Interview: Seanan McGuire, author of “Animal Husbandry”

Seanan McGuire was born and raised in Northern California, resulting in a love of rattlesnakes and an absolute terror of weather. She shares a crumbling old farmhouse with a variety of cats, far too many books, and enough horror movies to be considered a problem. Seanan publishes about three books a year, and is widely rumored not to actually sleep. When bored, Seanan tends to wander into swamps and cornfields, which has not yet managed to get her killed (although not for lack of trying). She also writes as Mira Grant, filling the role of her own evil twin, and tends to talk about horrible diseases at the dinner table.

Tell us a bit about your story. What’s it about?

The bubonic plague and veterinary medicine.

What was the genesis of the story–what was the inspiration for it, or what prompted you to write it?

It was originally written for an anthology called Grants Pass, wherein all the stories had to be set after a specific set of horrible disasters, and had to feature a trip to (or at least toward) the city of Grants Pass. I was prompted to write it when I was invited to the anthology. As one does.

Was this story a particularly challenging one to write? If so, how?

Yes, because at the time, it was for my first anthology sale–I really didn’t want to mess anything up! I love anthologies, so it was very important to me that I represent well.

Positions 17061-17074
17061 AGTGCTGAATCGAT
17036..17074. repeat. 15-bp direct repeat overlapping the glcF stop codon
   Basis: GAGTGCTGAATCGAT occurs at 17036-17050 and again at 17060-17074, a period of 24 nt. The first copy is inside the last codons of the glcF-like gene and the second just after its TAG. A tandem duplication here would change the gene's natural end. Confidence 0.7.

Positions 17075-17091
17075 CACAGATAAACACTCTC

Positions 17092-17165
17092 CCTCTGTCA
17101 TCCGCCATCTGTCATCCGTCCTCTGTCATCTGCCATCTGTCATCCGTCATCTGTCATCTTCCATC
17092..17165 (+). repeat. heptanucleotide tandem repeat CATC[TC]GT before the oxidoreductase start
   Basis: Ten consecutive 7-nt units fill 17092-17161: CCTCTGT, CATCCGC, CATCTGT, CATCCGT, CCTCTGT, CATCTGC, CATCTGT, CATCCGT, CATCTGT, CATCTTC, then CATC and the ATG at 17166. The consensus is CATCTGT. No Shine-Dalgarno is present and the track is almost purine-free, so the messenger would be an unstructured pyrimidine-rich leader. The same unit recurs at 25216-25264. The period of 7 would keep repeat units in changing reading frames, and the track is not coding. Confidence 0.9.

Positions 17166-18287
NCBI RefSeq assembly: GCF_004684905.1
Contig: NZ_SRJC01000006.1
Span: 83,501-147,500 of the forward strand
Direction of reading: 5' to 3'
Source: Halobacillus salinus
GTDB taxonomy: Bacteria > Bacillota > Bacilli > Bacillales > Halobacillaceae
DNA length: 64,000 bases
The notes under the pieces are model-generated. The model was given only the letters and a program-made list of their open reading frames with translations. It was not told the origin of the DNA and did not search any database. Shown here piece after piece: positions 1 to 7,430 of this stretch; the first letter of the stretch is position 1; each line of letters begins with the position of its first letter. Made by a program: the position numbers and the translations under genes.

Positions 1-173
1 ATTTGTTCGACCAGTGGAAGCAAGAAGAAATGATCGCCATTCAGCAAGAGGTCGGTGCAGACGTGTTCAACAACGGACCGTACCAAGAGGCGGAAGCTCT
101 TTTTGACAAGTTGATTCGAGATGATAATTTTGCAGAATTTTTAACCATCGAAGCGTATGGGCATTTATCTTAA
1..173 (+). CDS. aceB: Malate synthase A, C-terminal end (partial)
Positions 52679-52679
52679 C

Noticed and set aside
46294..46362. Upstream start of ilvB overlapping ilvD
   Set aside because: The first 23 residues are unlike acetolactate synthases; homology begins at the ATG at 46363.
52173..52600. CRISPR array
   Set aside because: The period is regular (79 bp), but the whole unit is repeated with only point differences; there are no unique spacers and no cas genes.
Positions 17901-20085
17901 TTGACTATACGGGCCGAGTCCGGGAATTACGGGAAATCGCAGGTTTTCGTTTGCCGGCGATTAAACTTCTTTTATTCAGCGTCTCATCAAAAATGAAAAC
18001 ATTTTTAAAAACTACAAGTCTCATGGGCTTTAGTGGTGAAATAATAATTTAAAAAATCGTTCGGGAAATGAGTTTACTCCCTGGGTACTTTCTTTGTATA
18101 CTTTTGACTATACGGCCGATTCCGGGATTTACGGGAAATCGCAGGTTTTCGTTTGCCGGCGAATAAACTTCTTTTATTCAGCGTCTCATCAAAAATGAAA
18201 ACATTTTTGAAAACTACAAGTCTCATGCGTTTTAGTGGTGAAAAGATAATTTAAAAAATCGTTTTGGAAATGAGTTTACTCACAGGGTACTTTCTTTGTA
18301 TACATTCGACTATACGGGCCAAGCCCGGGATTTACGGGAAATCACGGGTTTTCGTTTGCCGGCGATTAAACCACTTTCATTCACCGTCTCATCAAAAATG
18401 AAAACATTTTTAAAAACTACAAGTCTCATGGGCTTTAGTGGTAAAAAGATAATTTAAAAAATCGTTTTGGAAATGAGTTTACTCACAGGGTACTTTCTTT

Most authors say all their stories are personal. If that’s true for you, in what way was this story personal to you?

I am personally invested in the bubonic plague.

What kind of research did you have to do for the story?

My previous answer … wasn’t a joke. I am hugely personally invested in the bubonic plague and the fact that it’s endemic in California’s small ground mammals. So I have a lot of books on the subject, which I referenced while killing everyone.

What is the appeal of apocalypse fiction? Why do so many writers–or you yourself–write about it? Why do readers and film viewers love it so much?

It’s sort of a clean slate, in a sense. Sure, everybody’s dead, but at least you can have fun getting there.

What are some of your favorite examples of apocalypse fiction, and what makes them your favorites?

The Stand, by Stephen King, for sheer scope; The Fungus, by Harry Knight, for ickiness and glorious lack of give-a-shit; The Chrysalids, by John Wyndham, for the subtle nature of the end of everything.